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Global trade finance – reasons to be hopeful in 2023

Estimated reading time: 5 minutes

In TFG’s conversations with industry experts, we have learned quite a lot about trade volumes and commodities, trade technology, and trade credit insurance. While there is plenty of uncertainty regarding the global outlook in 2023, it is clear that there are many areas of optimism for international trade.

To start off our 2023 predictions, TFG spoke with Sean Edwards, the chairman of ITFA, who provided his outlook regarding the energy crisis, trade digitisation, and much more.

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The time of year has come again to practise the unscientific art of predicting the year ahead. When I wrote last year, I gave myself a massive hedge – that all depended on there being no war in Europe. 

Sadly, this has happened and, whilst it is not the root cause of all the turmoil of this year, it has massively shaped global events. My generally optimistic view on 2022 seemed to be on the road to successful validation – with improvements in supply chains, for example – until that fateful February 24. 

Since then, inflation has been the main concern of both policy makers and the public with rapid increases in the price of energy and food hitting households, making control of inflation a target of governments. But against this I still believe that, on a possibly more selective basis, trade finance has reasons to be cheerful in 2023.

trade finance predictions

Firstly, banks have strong balance sheets and capital positions as they enter the new year. Of course, that doesn’t mean it will all go into trade, but as recent BGC/ICC figures show, trade continues to be a safe asset class with losses having decreased during the second pandemic year. 

Arguably, this is because of government support but, as governments face the demands of their voters to ease cost of living pressures mentioned above, there is good reason to think they will need to continue with the same policies. 

This masks another trend though, namely that whilst trade volumes might not shrink significantly despite a slowdown in global GDP, a lot of the capacity has been, and will continue to be, taken up by inflated commodity prices. Whilst energy prices have come off the boil, we should not expect them to reduce substantially in 2023.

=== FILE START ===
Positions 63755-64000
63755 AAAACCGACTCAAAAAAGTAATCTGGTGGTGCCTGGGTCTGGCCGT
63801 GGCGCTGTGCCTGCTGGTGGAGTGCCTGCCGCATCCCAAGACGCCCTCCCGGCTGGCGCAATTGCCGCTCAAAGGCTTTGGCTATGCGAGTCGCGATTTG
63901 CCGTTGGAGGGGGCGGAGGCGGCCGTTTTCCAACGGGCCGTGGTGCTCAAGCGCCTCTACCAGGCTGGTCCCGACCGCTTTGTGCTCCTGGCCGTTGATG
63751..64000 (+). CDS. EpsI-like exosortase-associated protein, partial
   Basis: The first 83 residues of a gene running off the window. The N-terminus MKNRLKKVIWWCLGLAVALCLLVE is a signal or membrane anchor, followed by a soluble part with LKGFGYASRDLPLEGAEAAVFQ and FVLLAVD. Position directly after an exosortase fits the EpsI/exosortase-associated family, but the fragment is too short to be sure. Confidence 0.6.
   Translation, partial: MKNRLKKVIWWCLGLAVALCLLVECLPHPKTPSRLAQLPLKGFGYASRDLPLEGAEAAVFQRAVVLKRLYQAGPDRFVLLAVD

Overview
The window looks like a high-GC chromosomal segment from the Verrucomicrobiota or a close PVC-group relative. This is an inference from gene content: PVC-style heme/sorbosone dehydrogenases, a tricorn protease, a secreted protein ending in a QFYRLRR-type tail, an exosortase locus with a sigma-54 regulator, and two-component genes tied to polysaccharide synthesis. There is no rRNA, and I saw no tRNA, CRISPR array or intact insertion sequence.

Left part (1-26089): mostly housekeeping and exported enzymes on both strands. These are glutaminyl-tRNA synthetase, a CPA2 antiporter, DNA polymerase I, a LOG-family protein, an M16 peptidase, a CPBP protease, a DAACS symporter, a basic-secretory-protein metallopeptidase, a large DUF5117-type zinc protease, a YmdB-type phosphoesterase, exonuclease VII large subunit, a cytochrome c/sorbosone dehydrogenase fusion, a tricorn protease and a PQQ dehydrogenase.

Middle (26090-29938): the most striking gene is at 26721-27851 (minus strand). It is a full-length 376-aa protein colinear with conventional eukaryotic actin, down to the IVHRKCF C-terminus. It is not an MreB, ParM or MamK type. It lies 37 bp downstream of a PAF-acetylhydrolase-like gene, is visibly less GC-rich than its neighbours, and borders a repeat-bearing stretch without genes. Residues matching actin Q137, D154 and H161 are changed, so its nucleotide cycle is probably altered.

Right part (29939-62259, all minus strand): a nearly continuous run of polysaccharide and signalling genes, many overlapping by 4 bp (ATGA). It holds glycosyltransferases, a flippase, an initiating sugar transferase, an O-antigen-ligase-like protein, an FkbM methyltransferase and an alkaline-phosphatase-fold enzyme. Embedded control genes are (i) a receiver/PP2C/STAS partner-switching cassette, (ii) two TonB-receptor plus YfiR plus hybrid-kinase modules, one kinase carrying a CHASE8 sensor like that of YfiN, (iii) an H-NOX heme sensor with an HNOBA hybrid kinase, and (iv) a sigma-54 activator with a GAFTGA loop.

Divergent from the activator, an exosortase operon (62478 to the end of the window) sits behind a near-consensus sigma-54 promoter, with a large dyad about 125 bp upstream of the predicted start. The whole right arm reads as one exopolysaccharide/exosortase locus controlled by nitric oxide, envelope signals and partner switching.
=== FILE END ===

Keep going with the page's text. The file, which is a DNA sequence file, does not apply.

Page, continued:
Europe’s transition away from Russian dependence will underpin natural gas prices. That prices did not rise more is testament to the swift action taken in Europe to secure supplies for the coming winter which reduced upwards future pressure, but left a floor to the price. 

Crude oil prices will also remain at their current elevated levels for some time in my opinion albeit with less volatility. The war in Ukraine is unlikely to come to an unequivocal end next year with a thoroughly beaten enemy, à la World War Two, and so current stresses on prices will remain. 

Any downward pressure on prices from the oil cap is unlikely too. Just as energy has found a new supply chain in Europe, Russian oil continues to find a market outside of sanctions. 

The effect of energy scarcity on the environmental, social and governance (ESG) agenda is interesting, with less pressure to phase out some fossil fuels such as coal. I expect this to be only a temporary reprieve though as regulators and governments, in the Western world at least, will not stop their policy of transformation. 

The overall march of change has not yet reached its watershed moment, beyond which incremental change will be difficult, but fossil fuels, especially the most polluting ones, have their cards marked. 

Metals prices have been anaemic this year but there was a rebound in some prices, steel and copper amongst them. More is possible next year if China regains some of its lost momentum. The political will seems to be there, and all eyes are on how China will manage its new openness to COVID-19. 

Expectations that [China will bounce back] are pricing in increases for both metals. This should help producers in Africa, for example, but local challenges from sovereign over-indebtedness to political instability may overshadow what would otherwise be positive news. 

Staying with pricing, but moving away from commodities, as I mentioned above, I think that non-commodity producers, especially in emerging markets (EMs), will face higher pricing from their banks. This will feed through directly and indirectly as liquidity in the FI lending markets for EMs suffers from both a drop in liquidity and a re-pricing of risk-induced margins. 

Finally, my favourite subject: trade digitisation. 2022 saw some notable bad news: the closing down of we.trade, Serai, and TradeLens due to a lack of scale and commercial adoption, leaving their backers unwilling to bankroll into the unpredictable future. 

important technology for trade digitisation

But set against this are some successes. Komgo, which has pursued a cautious approach to expansion to date, and served it well in the commodity trader community. Komgo pivoted toward the larger trade finance market by buying GTC, a multi-bank portal provider for corporates. 

And let’s shoot down the idea that the failure of blockchain to immediately revolutionise the market and boil the ocean is somehow proof that trade digitisation won’t work. 

Blockchain will always have a place as a tool and a technology, but it never had the power to overcome some of the challenges the industry always faced such as inertia, organisational change cycles, and the cost of change. 

Digitisation is inevitable, but it is not always urgent and it will come from a multitude of small successes.


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